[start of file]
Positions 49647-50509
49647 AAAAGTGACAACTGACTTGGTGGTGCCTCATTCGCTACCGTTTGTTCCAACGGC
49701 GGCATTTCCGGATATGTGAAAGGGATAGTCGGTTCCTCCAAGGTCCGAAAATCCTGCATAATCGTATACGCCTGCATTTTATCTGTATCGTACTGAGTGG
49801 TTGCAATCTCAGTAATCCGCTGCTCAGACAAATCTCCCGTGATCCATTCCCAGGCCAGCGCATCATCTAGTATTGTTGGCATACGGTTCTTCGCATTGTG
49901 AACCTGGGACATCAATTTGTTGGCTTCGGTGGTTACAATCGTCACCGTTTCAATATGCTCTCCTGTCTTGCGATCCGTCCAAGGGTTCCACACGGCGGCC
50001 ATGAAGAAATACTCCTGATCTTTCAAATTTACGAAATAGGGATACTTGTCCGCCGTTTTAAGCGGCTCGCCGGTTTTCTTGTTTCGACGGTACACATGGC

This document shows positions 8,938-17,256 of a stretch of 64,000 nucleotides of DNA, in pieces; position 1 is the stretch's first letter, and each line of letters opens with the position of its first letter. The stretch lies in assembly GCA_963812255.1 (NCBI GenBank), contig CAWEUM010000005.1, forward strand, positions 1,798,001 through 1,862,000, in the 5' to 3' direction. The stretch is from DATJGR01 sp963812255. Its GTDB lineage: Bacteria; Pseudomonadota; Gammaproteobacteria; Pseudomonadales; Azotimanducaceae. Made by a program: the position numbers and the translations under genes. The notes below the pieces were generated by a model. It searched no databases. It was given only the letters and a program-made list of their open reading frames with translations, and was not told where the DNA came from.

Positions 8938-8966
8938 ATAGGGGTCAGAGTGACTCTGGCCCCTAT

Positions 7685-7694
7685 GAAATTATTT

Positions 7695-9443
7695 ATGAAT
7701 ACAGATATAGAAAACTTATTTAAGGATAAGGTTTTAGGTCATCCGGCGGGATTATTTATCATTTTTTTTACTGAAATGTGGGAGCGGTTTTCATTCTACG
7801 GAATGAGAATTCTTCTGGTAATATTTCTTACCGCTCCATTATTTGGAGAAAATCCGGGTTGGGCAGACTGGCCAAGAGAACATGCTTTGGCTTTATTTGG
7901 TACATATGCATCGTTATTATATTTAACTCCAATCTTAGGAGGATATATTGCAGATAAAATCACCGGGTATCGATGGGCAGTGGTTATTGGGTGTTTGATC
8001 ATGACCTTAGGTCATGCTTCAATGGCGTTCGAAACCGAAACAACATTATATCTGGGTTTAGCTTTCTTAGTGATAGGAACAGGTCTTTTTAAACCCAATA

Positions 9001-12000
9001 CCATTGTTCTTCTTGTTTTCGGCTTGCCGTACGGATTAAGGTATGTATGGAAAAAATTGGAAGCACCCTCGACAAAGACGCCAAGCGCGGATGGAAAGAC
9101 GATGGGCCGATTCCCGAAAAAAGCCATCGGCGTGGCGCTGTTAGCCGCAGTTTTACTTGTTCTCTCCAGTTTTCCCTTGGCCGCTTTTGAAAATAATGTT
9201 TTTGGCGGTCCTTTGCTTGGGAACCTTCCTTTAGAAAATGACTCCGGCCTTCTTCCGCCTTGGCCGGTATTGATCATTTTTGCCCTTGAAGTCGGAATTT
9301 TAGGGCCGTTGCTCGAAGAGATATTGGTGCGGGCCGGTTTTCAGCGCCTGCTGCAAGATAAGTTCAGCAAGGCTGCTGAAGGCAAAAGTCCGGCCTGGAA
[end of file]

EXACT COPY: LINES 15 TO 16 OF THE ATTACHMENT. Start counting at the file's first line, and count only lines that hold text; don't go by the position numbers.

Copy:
7801 GAATGAGAATTCTTCTGGTAATATTTCTTACCGCTCCATTATTTGGAGAAAATCCGGGTTGGGCAGACTGGCCAAGAGAACATGCTTTGGCTTTATTTGG
7901 TACATATGCATCGTTATTATATTTAACTCCAATCTTAGGAGGATATATTGCAGATAAAATCACCGGGTATCGATGGGCAGTGGTTATTGGGTGTTTGATC